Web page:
It’s great for Trudeau to apologize, but for his own good and ours, he should clean shop and give the boot to those in his office asleep at the switch.

by André Marin André Marin No Comments

Grits sad mismanagement

Another billion-dollar Liberal government boondoggle might be in the works. Think e-health and gas plants. The problem is, we might never find out about this one.

Fears are starting to emerge regarding business and residence green energy producers who feed Ontario’s hydro grid. It’s just another sad chapter in the incompetence of the provincial government in managing the energy portfolio.

Producers are being paid between 20 and just over 80 cents per kilowatt hour. With new technology emerging they can increase their output by an extra 40 per cent whether the grid needs it or not. How do we know they are not abusing the system? Well, we don’t.

If these producers feed excess power, they are overbilling the system, the system being you and me. To make matters worse, when we have an oversupply we have to shed it, which means giving it away or selling it under cost to other energy-starved jurisdictions. In 2016 alone, this cost us a whopping amount, between $384 million and $675 million according to the Ontario Society of Professional Engineers. Hydro One says it monitors the production and payouts to the producers, but will provide scant details, because legally it’s not obliged to. Trust us, they say. Sure.

With Hydro One’s track record of public service, we should be very weary.

How can this lack of accountability be possible? It’s a direct result of privatizing Hydro One in 2015 by Premier Kathleen Wynne and then Energy Minister Bob Chiarelli and their decision to remove the oversight jurisdiction of independent officers of parliament and neuter statutes such as the freedom of information laws. This, despite the fact the government still owns almost half of Hydro One’s shares.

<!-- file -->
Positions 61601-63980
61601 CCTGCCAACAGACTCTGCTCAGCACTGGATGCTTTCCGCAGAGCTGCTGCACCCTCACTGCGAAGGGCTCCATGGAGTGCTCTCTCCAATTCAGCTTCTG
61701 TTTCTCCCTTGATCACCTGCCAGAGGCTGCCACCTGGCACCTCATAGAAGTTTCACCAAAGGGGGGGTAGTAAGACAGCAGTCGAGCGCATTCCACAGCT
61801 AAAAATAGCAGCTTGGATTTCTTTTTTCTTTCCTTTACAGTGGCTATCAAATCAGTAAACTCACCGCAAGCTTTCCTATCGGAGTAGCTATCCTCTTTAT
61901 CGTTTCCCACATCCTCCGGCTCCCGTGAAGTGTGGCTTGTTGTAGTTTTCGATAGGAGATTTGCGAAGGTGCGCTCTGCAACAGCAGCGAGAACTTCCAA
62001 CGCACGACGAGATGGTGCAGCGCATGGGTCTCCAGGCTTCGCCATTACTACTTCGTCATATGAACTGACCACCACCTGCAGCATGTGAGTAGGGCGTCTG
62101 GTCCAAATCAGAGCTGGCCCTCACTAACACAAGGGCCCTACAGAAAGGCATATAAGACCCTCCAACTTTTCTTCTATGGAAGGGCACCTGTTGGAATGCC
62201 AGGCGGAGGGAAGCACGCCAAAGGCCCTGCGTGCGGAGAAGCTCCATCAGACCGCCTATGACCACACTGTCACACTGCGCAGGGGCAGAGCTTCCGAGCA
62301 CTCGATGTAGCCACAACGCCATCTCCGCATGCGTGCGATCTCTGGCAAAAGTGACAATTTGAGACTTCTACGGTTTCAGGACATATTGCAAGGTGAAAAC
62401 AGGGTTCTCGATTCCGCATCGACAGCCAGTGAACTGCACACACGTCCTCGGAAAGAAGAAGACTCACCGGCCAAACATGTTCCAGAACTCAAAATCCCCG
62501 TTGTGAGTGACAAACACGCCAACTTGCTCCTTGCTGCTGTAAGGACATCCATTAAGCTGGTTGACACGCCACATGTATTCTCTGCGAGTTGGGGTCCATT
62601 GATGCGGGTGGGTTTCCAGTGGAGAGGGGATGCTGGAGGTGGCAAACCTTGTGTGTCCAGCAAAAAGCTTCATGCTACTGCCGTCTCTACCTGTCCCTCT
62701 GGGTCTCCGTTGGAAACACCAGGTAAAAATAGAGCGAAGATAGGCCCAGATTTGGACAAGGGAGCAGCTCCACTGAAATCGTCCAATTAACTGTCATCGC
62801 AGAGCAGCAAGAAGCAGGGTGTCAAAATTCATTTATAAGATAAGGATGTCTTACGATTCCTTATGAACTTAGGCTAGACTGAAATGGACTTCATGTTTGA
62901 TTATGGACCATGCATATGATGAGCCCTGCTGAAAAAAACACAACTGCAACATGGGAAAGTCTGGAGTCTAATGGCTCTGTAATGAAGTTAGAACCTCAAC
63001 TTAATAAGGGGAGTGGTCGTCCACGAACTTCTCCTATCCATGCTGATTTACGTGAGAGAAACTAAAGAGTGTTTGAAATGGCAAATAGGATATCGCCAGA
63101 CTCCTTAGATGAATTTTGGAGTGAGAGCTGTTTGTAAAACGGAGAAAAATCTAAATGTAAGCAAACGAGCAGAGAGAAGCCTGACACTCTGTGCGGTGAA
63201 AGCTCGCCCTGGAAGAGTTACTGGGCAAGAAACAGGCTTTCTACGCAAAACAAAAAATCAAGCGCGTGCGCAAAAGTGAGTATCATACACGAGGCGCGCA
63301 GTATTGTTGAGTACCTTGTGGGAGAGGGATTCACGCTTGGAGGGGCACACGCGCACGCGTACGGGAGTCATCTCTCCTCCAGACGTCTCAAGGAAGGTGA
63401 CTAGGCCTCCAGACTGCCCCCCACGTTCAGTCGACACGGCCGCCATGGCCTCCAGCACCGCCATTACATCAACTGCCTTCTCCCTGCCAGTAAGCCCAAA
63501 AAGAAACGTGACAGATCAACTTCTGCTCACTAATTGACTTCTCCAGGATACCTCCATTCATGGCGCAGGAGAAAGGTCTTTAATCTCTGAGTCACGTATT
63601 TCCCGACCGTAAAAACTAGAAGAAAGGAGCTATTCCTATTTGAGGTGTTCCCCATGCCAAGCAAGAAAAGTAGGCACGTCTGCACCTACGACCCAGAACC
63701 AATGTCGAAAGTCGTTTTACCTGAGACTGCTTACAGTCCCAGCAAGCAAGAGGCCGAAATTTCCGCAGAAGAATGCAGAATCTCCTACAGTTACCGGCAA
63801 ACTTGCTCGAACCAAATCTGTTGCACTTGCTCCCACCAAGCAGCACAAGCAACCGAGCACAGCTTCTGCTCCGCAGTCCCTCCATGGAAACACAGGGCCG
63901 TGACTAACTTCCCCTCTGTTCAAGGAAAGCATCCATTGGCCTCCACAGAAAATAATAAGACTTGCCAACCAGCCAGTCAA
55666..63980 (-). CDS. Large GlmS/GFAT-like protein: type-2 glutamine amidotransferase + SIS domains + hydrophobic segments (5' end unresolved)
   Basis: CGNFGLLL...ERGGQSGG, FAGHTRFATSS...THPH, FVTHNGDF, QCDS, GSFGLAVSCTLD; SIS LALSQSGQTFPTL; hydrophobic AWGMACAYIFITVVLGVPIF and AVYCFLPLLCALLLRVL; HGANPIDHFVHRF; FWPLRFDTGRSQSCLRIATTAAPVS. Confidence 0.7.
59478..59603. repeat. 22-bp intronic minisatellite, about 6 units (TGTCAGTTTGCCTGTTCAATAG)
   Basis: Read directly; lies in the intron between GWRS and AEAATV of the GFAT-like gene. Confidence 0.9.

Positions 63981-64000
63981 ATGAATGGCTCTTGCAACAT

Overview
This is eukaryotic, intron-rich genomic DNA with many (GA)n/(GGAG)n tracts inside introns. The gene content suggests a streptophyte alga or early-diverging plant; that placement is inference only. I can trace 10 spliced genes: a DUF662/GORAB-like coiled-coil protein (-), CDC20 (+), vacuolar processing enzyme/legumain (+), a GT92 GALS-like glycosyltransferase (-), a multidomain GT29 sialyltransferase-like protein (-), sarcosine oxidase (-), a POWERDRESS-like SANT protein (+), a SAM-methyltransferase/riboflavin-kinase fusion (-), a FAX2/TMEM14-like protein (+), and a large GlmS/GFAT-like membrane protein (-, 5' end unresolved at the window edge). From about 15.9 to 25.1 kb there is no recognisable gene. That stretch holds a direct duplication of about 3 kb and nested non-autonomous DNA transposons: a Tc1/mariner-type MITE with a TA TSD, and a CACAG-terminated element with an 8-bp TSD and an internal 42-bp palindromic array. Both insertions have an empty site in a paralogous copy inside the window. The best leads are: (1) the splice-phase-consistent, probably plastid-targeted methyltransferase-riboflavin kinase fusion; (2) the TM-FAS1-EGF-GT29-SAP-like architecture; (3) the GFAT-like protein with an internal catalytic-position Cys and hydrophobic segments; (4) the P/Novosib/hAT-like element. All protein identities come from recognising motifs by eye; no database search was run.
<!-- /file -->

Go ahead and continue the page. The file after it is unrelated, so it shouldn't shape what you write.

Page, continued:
The overly simplistic rationale for removing outside oversight is that it’s not the way the private sector works. Plus, Hydro One has its own internal Ombudsman. (We all know how well that works.)

Public ombudsmen oversee private sector consumer organizations all over the world – there is ample precedence. Even at the federal level, Canada Post, structured much like a private company with a President, Chair and Board of Directors, is subject to the federal Access to Information Act.

But Hydro One, with a reputation of overpaying its employees, offering shoddy treatment to its customers and under-delivering on its promises, managed nonetheless to carve out its own zone of oversight and statutory immunity, thanks to Wynne and Chiarelli.

The Independent Electricity System Operator (IESO), one of the governing players in the energy sector, rarely tracks the amount of money paid to producers to check whether they are over producing. The Ontario Energy Board (OEB) has no role in the monitoring.

A poorly informed spokesperson for Energy Minister Glen Thibeault offered this misleading reassurance: “We have confidence in both the IESO and the OEB to ensure that our renewables contracts are being managed appropriately.”

The resulting lack of proper checks and balance was an entirely predictable result. In my last report as Ontario’s Ombudsman in May 2015 titled “In the Dark,” I warned the government not to remove Ombudsman oversight over Hydro One given its historical record of not living up “to principles of good public administration.” It was the only one of 66 recommendations rejected by Wynne and Chiarelli. (Mind you, even if the government had preserved jurisdiction, Hydro One would have little to fear from invisible Ontario Ombudsman-light Paul Dubé.)